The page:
Investments in communities
(R$ thousand)1

 

2013

2014

2015

Fibria2

20,658

17,369

20,969

Fibria via Votorantim Institute

2,501

1,925

1,292

Incentivized projects

788

516

1,338

Investment from the Votorantim Institute (own resources and raised via Brazilian Development Bank - BNDES)

3,506

3,142

4,470

Rede Responsável3

4,159

12,199

5,691

Total

31,612

35,151

33,761

1 Voluntary contributions and investment of resources in the community, for beneficiaries external to the company. They include contributions to charities, NGOs and research institutes (not related to the Research and Development Department of the company), resources to support community infrastructure projects, and direct costs of social programs. They also include project management costs. 2 The project Assentamentos Sustentáveis (Sustainable Settlements), in partnership with the MST, investment of BNDES, among others, are also included. 3 To obtain the total value of Rede Responsável, it is necessary to add the value of the investment of the Votorantim Institute, as well as the value of sponsored projects to the value reported.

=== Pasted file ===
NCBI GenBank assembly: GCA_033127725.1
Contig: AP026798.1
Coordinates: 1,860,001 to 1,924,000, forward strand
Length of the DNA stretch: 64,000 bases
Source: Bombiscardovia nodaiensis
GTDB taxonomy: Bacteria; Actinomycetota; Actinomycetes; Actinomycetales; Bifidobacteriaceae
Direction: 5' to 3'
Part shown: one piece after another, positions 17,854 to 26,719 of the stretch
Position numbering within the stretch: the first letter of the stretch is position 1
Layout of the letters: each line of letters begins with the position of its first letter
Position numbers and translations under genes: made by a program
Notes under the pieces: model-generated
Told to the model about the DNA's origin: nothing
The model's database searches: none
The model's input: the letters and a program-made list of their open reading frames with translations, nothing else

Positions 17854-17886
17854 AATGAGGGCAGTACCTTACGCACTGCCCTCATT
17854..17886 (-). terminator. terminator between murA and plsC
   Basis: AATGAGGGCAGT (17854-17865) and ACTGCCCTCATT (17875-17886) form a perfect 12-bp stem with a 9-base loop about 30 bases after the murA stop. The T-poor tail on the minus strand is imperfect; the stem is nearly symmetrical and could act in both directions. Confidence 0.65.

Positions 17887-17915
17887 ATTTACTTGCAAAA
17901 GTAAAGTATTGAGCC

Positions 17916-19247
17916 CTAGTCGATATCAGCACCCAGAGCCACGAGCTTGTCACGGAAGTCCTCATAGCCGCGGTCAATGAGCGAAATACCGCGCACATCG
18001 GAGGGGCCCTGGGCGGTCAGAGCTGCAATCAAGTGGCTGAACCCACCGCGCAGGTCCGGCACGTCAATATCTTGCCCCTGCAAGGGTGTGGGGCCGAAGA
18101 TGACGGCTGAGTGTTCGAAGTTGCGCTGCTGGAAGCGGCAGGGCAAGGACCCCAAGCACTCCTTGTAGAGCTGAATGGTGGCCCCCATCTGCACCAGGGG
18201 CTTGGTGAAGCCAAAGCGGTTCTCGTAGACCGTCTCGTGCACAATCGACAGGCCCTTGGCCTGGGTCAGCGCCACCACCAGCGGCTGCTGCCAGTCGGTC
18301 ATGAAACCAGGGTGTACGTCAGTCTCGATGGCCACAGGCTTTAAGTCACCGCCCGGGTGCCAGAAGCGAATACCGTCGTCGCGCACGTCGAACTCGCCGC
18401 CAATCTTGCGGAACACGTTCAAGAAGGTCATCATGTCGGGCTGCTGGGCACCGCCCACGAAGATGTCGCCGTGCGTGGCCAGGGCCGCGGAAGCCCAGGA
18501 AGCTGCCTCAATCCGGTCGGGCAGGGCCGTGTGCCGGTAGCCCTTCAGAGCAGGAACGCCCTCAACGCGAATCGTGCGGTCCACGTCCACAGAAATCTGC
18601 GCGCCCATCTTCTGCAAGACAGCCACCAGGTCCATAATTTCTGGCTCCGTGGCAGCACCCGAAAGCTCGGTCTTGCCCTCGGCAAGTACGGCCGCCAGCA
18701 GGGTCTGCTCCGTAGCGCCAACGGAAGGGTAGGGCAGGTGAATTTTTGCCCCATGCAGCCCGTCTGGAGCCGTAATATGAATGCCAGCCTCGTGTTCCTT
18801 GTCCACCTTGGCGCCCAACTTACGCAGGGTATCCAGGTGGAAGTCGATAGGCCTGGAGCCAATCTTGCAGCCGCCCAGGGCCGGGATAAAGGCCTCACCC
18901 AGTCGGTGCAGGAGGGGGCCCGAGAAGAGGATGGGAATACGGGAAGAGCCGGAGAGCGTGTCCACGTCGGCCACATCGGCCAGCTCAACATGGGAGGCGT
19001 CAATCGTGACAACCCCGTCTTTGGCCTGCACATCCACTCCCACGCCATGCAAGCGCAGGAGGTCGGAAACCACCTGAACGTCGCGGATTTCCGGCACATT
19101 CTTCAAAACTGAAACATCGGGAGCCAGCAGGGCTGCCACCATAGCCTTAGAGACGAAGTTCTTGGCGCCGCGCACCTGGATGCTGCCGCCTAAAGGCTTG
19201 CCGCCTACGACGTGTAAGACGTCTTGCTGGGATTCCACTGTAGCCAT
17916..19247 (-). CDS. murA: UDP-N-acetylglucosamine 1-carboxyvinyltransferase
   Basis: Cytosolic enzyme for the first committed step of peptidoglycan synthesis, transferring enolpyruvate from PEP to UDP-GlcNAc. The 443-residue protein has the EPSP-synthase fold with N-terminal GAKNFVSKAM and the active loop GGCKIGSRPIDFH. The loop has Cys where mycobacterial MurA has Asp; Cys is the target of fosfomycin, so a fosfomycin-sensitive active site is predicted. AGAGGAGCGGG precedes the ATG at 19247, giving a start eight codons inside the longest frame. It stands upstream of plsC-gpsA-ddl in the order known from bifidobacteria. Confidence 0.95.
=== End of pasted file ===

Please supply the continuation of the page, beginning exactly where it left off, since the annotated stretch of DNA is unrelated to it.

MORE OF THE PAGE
Plantation of eucalyptus
in Três Lagoas, MS

Forest Partners – Forestry Savings Program


One of the most important links in the company’s value chain, the Forestry Savings Program, encourages rural producers near the production units to plant eucalyptus. In addition to subsidizing them, Fibria offers ample support structuring the plantations, with benefits for the company, its neighbors, and the environment. Currently, 67,000 hectares from 1,685 producers participate in the program, in 164 cities in Espírito Santo, Bahia, Minas Gerais, and São Paulo.

Forestry Savings Program

Forestry Savings

Benefits

Conditions

  • Subsidies to producers;
  • Training and monitoring eucalyptus plantations;
  • Planning and guidance planting other crops
  • Ensures Fibria’s wood supply
  • Generates income for families
  • Stimulates local economy
  • Helps retain the population in the field
  • Model provides security to producers
  • Protects forests
  • Quality of life